On August 24, 2005, GEH submitted its application to the NRC for certification of the ESBWR design. This application was submitted in accordance with Subpart B, â€œStandard Design Certifications,â€ of 10 CFR Part 52. The NRC formally docketed the application for design certification (Docket No. 52-010) on December 1, 2005. The application consists of the ESBWR Design Control Document (DCD) and the ESBWR probabilistic risk assessment (PRA) report.
During these reviews, we issued 6 letters identifying issues of concern and areas for which we needed additional discussion. The applicant has submitted additional proposed revisions to the DCD to resolve all the open issues from the NRC staff and of interest to us. It is intended that these revisions be incorporated in Revision 8 of the DCD. Some of the issues included:
â€¢ Combustion control of flammable noncondensible gases in the PCCS: GEH revised the design of the IC and PCCS to address the potential for hydrogen detonations within the condenser tubes or the lower plenum. The IC system configuration was modified to isolate it from the ESBWR vessel for loss of coolant accident (LOCA) events and to vent it for non-LOCA events in order to address the possibility of combustion events in the IC. The primary structural material of the PCCS was changed to a high strength stainless steel, and component wall thicknesses were significantly increased so that the PCCS can withstand multiple combustion events under bounding conditions. In addition, a passive catalytic recombiner was added to the PCCS drain line to remove combustible gases from piping to the wetwell.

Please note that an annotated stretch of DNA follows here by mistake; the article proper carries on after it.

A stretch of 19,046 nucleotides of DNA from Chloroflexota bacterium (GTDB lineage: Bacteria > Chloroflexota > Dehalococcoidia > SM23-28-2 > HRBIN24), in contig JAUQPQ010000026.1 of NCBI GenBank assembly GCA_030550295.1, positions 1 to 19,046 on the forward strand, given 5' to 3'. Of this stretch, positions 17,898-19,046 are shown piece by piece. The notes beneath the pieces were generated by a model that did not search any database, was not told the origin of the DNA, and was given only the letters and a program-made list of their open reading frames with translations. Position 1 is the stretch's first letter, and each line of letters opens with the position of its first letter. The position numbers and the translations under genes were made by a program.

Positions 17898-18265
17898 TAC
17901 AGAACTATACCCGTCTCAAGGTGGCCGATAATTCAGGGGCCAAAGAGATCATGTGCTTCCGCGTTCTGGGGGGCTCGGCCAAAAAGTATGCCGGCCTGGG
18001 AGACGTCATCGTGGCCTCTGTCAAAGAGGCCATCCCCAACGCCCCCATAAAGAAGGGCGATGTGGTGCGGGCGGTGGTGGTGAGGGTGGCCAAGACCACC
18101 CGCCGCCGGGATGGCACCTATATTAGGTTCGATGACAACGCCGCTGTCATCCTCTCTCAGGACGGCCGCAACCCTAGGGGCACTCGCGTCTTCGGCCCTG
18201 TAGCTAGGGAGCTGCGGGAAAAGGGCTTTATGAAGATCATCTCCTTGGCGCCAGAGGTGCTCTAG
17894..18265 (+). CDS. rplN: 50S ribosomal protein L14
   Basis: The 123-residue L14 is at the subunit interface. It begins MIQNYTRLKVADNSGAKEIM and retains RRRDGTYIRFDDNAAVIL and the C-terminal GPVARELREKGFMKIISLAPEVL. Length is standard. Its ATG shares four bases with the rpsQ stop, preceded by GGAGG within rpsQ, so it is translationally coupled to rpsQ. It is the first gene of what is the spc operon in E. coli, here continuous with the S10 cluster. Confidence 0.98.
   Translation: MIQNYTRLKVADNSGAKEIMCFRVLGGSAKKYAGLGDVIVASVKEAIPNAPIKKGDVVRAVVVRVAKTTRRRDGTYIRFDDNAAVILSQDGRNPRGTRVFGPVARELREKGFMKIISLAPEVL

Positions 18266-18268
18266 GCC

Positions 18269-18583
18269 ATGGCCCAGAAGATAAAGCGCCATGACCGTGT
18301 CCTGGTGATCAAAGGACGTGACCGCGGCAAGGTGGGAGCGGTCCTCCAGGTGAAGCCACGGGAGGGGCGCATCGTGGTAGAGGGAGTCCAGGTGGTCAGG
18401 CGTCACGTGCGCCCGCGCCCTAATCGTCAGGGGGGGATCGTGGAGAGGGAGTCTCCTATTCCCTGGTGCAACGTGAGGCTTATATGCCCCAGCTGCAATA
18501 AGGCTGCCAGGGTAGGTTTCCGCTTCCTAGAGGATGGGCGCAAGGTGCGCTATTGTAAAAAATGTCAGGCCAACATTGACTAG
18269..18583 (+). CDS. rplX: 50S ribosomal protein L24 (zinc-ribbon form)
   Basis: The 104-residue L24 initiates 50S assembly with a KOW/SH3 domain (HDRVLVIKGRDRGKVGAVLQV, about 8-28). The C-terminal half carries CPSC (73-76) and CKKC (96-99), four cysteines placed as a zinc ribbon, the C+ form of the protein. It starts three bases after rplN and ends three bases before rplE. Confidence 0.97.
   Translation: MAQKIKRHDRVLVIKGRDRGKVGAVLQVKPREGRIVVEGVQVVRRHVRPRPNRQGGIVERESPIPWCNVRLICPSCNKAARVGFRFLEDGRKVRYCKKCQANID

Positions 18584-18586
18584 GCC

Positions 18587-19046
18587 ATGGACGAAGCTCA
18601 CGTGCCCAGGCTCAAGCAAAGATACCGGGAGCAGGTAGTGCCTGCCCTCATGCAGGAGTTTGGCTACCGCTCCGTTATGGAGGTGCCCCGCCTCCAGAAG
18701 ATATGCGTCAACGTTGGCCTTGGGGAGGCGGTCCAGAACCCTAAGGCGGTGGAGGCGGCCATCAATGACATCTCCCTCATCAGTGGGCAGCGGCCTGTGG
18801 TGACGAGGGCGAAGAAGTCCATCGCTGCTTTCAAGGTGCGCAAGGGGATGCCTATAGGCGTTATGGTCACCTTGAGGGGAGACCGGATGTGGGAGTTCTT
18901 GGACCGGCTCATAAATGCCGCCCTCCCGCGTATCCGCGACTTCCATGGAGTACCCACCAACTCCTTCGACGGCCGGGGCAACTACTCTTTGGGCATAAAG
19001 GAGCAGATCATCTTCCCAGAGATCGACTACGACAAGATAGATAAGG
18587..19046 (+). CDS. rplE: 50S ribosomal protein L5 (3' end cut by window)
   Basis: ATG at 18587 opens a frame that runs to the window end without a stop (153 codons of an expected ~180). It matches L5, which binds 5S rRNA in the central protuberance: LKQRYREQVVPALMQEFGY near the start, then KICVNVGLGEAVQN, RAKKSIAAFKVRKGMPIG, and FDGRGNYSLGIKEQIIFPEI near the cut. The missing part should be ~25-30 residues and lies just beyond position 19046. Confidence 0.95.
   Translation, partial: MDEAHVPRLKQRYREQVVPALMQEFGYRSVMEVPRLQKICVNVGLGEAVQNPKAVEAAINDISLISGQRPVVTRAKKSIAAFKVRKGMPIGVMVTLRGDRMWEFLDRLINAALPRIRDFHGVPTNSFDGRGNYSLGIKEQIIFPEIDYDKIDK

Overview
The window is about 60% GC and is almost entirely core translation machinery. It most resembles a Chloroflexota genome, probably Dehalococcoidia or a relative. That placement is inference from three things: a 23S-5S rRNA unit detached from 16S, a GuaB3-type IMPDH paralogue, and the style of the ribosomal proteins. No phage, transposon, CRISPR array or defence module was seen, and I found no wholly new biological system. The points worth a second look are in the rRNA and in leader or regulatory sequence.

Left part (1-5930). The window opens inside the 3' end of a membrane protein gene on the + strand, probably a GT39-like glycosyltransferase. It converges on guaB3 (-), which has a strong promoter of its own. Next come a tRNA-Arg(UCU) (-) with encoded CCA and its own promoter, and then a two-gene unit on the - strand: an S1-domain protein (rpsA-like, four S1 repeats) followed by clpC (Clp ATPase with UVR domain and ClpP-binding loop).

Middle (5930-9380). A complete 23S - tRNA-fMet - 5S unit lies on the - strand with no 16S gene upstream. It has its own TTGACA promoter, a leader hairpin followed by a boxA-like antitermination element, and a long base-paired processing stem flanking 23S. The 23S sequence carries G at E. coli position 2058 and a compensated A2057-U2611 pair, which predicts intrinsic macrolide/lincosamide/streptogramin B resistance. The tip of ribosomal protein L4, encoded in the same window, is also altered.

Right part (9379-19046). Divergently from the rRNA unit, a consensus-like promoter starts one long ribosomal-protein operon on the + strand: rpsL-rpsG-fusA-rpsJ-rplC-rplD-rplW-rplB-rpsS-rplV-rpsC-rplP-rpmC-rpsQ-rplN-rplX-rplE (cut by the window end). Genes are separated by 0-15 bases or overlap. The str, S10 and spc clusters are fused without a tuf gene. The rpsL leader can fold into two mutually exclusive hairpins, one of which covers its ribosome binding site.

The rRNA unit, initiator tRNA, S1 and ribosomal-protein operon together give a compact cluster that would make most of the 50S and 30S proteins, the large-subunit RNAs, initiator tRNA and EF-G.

â€¢ Clarification and detailed explanation of digital instrumentation and control (DI&C) systems for ESBWR: GEH provided more detailed explanations and tabular information in the DCD revisions to give us confidence that the four fundamental principles are inherent in the hardware and software DI&C architectures, i.e., redundancy, independence, determinate behavior, and diversity and defense in depth. Finally, additional DAC/ITAAC were developed for the ESBWR to confirm that the final system design would meet these principles.
For the ESBWR, the proposed additional information to be included in Revision 8 of the DCD provides expanded detailed functional descriptions and DAC/ITAAC for the DI&C hardware and software architectures which support the conclusion that the design will meet requirements. However, there is a class of descriptive information, i.e., integrated system logic diagrams, that is not included. These diagrams would simplify the review and make the safety judgment more robust. Such functional descriptions would also aid in the inspection of DAC/ITAAC for final I&C qualification. Under current practice, the NRC staff does not require that such integrated system logic diagrams be included in the Tier 2 information. We suggest that staff consider requiring such information.
For a copy of the ACRS letter, please go to the following link: http://adamswebsearch2.nrc.gov/idmws/ViewDocByAccession.asp?AccessionNumber=ML102850376